I have many pictures to prove this point.  In almost all of them the cow is looking away from me, and sometimes a whole field of cows is looking away from me.  They just don’t want to face me or my camera.  Perhaps if I was all alone, without a camera, and just looking into their eyes, I mightn’t bother them.  They don’t mind a wordless conversation with human beings, especially if the being was born in the Year of the Cow.  But what they dislike is the sight of a camera.


The only way, therefore, of dealing with cows in order to take their picture is to steal up to them from behind and to take their picture before they are aware of it.  This is what we call a “candid camera”.  And this is what I did on one occasion at Bolton Abbey in Yorkshire, and it was very successful.  I was on my way to see the abbey ruins beside the river Wharfe, when I noticed a pair of cows standing in the field with their backs to me.  So I stole up behind them, and just as I passed them, I took out my camera and pointed it at them.  Before they could move or register any other reaction, I pressed the shutter and captured them in a slide.  They looked so embarrassed!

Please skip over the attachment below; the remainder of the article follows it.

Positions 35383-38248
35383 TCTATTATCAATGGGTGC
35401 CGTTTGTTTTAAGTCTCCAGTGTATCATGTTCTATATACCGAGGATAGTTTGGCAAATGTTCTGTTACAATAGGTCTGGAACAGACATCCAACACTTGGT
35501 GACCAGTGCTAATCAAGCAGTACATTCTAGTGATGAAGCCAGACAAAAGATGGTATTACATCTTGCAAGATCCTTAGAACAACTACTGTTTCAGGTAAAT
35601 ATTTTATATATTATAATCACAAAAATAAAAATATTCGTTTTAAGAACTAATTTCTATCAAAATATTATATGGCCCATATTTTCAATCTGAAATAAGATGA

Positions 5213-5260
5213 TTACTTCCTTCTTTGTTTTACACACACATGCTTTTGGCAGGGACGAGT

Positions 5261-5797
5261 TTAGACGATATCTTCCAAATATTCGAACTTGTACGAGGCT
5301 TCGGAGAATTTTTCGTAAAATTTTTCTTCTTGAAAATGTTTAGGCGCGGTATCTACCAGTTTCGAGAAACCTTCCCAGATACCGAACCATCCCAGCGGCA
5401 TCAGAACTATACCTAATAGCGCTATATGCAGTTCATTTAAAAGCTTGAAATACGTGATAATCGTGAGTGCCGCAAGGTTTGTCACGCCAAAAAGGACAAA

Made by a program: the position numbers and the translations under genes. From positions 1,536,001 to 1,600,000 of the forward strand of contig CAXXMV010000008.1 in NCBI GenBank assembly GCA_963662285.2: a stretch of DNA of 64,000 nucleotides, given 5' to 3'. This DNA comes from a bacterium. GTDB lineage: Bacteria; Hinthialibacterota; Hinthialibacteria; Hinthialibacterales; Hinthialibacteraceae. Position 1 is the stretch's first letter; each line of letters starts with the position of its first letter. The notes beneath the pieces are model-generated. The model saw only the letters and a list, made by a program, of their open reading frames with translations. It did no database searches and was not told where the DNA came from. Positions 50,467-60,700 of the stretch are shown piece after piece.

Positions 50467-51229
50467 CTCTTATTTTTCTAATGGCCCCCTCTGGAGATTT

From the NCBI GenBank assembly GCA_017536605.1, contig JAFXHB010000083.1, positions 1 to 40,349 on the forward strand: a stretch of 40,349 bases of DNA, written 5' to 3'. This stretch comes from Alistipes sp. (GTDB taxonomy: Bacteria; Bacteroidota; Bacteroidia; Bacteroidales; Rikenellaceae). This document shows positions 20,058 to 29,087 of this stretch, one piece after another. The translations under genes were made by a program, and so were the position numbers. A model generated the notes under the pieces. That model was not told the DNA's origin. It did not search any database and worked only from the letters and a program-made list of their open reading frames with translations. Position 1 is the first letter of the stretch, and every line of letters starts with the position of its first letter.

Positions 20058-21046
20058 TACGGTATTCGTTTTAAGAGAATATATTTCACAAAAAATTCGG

So here you see them, standing side by side in the field, with the abbey wall behind them.  You also see the path down which I walked from “the hole in the wall” through which one has to pass to reach the ruins.  One of the cows is larger than the other, and I guess that they are mother and daughter.  Before my arrival they were no doubt gently grazing on the rich grass of the Wharfe valley.  But then they must have sensed the vibration on the ground from my approaching feet, and were petrified with the fear of impending danger.  They remained petrified as I stole round them and took their picture.  Poor things!  I felt so sorry for them, but happy for myself and the Japanese to whom I could now show such a slide.


What I have to show in them isn’t just their embarrassment or their shyness, but also their cowishness, which is their inner nature as cows.



46.   Crossing the Road